News Video | Policy | GPs | Hospitals | Medical | Mental Health | Welfare | Search

 


Government funding boost for aged care a good start

New Zealand Aged Care Association Media Release
26 August 2014

For immediate release


Government funding boost for aged care a good start


Yesterday Health Minister Tony Ryall announced a 5% funding boost for the elderly in rest home level care starting from 1 October 2014. New Zealand Aged Care Association Chief Executive Martin Taylor says it is a good injection of funding for the sector.

The aged care sector welcomes the announcement of a 5% increase in the rest home subsidy rate as at 1 October 2014. This means the average subsidy of $107.70 (GST exclusive) per day for full time 24 hour care will increase to $113.09 per day.

“Confirmation from Health Minister Tony Ryall that some of the funding from the 2014 Budget is going towards the aged care sector is a positive start towards achieving pay parity for our caregivers,” says Taylor.

Ryall announced an additional funding boost of $7.5 million per year and $10 million each year following for rest home level care. The increase does not cover the cost for elderly receiving dementia, psychogeriatric or hospital level care. Of the 32,000 residents currently in aged care about 49% are at rest home level, 38% at hospital level and 13% in dementia/psychogeriatric beds.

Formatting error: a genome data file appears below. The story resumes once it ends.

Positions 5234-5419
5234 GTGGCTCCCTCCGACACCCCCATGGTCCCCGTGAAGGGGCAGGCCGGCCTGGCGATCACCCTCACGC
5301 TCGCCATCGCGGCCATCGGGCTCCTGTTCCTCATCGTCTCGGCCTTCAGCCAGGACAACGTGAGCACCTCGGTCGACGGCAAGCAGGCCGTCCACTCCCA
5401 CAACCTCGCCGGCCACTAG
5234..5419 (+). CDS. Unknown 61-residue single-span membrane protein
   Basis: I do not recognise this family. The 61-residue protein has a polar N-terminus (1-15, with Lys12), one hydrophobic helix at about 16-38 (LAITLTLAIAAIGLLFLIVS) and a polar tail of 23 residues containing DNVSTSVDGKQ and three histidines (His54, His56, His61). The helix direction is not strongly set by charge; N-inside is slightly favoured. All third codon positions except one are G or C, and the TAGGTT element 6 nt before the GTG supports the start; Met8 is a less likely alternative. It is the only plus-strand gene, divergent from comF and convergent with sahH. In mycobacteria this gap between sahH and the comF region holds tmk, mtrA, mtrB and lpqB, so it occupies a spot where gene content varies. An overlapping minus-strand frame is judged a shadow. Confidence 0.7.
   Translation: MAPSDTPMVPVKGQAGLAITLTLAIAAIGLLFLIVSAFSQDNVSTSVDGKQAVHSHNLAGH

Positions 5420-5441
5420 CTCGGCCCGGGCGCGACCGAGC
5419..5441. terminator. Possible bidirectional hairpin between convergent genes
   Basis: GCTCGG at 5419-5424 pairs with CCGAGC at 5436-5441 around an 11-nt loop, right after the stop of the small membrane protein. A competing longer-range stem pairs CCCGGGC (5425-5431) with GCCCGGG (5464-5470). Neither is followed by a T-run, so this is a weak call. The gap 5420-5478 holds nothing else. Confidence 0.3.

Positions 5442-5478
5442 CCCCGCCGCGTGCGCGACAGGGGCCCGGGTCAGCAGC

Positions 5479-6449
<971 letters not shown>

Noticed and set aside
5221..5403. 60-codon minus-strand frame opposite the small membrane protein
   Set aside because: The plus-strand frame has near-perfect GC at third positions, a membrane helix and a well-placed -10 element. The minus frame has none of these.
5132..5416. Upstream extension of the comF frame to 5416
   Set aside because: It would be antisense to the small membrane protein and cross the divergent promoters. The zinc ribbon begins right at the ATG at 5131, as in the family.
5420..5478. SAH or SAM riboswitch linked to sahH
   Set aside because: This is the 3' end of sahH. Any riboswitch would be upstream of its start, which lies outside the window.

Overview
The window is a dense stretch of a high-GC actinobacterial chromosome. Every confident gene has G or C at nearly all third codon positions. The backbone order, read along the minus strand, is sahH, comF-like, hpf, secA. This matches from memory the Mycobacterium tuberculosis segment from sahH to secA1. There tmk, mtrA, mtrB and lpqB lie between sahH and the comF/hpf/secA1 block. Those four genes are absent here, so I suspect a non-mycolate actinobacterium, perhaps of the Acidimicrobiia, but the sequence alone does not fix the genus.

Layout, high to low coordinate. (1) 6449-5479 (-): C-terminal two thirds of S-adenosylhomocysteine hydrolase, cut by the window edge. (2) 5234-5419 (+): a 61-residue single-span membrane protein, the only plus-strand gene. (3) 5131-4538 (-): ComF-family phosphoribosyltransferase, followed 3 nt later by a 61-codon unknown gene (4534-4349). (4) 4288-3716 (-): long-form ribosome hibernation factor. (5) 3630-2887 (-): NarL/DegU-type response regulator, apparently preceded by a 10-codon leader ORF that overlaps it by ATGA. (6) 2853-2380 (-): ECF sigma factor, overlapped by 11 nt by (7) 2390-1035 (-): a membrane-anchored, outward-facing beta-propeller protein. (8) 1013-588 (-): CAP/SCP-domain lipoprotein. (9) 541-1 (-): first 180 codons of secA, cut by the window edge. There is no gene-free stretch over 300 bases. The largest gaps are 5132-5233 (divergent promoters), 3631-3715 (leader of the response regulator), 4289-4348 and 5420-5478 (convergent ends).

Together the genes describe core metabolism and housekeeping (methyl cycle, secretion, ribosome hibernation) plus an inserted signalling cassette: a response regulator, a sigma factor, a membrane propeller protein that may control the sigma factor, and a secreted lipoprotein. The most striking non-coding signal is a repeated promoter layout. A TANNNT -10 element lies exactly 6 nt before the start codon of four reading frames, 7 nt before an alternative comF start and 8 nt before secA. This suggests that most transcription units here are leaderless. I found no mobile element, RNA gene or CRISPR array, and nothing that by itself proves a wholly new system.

“While the funding is certainly a good and positive step, the New Zealand Aged Care Association says more work and more funding will be needed to achieve pay parity over the next three years,” says Taylor.

“However, to ensure caregivers, Unions and employers are on the same page we all need to understand that a 5% increase in rest home level care funding does not equate to a 5% increase in average caregiver wages, not even close,” says Taylor.

For example, a facility providing hospital and dementia level care will receive no additional funding which means their caregivers will receive no wage increase from this latest Government initiative. Also, for those caregivers who work in facilities providing rest home and hospital level care (about half) the increase will vary greatly depending on the bed mix between rest home care and hospital level care.

“For some providers this will result in a good increase, but for many others it will mean no increase at all or just cover their latest increases in wages. Many members decided to give more than a 1% wage increase this year despite only receiving a 1% funding inflation adjustment in July. If those operators do get an increase on 1 October then it is likely to be used to cover existing wage bills,” says Taylor.

While it is up to providers how to spend this funding, the New Zealand Aged Care Association expects many will choose to increase staff wages.

Currently, residential aged care workers are paid lower wages than their DHB counterparts due to low Government funding.

“This is a good step in the right direction. But it is not enough to achieve pay parity just yet,” he says.

ENDS

© Scoop Media

 
 
 
 
 
Culture Headlines | Health Headlines | Education Headlines

 
Scoop Review Of Books: Q&A: Prue Hyman On ‘Hopes Dashed?’